Allen dropped the necessary weight and on September 16th, he showed up at Portland Meadows weighing 130 pounds and got on board Grammys Spitfire for the Sutton’s and trainer Nick Lowe in the Far West Futurity Trials.

“She didn’t know what was going on,” said Allen. “She stumbled and made up a lot of ground and went by the horses pretty well by the end and finished fourth.”

Grammys Spitfire qualified sixth fastest and has earned a spot in the gate for $10,000 Far West Futurity Finals, which goes to post as the second race on Sunday September 30th.

“I’ve known Charlie since I was born and I was dead serious when I asked him to ride my horse, even though he was 215 pounds at the time,” said Chris Sutton. “I wanted someone I trusted to ride her first time out, someone who would take care of her. Charlie’s one of my best friends in the world and there aren’t a lot of true friends who will do something like that for you.”

Even though Allen and Grammys Spitfire didn’t win in their first start, he’s optimistic of her future.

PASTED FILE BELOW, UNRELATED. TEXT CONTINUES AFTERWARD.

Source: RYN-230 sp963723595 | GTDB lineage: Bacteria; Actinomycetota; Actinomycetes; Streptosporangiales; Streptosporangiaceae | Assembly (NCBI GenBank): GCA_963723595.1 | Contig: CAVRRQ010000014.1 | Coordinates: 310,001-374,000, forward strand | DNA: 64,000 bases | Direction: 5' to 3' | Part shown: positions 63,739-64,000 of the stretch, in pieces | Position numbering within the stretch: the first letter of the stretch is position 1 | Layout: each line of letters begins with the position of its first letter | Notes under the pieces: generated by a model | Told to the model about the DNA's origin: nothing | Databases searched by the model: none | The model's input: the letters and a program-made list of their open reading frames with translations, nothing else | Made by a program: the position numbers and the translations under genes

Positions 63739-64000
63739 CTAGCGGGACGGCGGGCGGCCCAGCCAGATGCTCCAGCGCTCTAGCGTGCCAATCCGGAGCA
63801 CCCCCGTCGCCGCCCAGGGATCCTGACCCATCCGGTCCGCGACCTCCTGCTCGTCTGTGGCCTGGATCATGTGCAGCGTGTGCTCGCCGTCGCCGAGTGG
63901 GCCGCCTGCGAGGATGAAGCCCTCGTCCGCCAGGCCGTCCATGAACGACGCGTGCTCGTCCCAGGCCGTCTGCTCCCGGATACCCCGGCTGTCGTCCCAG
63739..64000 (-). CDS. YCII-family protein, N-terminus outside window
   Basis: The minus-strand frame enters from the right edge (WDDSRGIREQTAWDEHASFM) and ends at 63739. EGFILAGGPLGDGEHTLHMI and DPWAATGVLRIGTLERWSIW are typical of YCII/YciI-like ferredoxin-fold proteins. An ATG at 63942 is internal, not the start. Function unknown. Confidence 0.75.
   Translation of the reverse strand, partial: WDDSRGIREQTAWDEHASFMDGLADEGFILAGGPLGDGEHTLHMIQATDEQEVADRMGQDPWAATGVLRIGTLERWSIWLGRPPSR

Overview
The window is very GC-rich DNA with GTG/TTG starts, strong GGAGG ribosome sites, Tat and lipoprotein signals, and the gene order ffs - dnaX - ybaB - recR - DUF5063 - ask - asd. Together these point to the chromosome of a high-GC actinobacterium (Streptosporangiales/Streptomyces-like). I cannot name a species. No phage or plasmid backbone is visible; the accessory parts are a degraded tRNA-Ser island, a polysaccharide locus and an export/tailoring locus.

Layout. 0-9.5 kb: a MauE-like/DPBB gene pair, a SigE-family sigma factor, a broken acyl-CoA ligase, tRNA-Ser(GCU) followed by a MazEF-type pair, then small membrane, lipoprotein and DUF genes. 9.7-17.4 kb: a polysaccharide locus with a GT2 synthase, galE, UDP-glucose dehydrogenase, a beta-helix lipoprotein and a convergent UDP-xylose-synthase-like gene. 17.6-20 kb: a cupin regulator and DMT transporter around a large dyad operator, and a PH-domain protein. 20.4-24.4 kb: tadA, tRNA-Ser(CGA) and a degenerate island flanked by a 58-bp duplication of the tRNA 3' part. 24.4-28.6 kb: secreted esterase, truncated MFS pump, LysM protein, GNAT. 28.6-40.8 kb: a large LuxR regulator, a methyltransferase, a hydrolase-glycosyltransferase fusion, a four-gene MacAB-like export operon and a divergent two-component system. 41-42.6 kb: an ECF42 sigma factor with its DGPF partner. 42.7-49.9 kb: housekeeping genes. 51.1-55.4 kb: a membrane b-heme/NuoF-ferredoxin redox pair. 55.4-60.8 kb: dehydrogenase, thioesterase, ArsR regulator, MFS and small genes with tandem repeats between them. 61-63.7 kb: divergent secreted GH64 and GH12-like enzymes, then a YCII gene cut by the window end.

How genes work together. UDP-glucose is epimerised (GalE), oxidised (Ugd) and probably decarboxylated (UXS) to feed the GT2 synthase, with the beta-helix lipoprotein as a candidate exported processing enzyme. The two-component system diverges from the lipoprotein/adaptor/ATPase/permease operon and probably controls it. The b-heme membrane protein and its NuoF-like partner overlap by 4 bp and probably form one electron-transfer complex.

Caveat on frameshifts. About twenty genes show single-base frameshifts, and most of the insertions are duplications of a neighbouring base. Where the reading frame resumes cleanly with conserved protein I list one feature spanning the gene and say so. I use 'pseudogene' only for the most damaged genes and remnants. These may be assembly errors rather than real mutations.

“She’s one of the nicest horses I’ve ever ridden in my life,” said Allen. “She’s pretty special and their family is pretty special to me. I’m hoping we can take her to the Baxter Andruss Oregon Futurity later in the meet.”

Charlie Allen seems to be enjoying being back in the saddle and picked up his first winner in 8 years this past Sunday when he won for trainer Scott Nance aboard Yeppers.

“This really has been an amazing journey,” said Allen. “My boss at Shortline Motors has been so accommodating as well, because people in the car industry don’t give you time off, including weekends off to pursue things like this. They have been so supportive to me and I’m thrilled to be back riding.”

Charlie Allen and Yeppers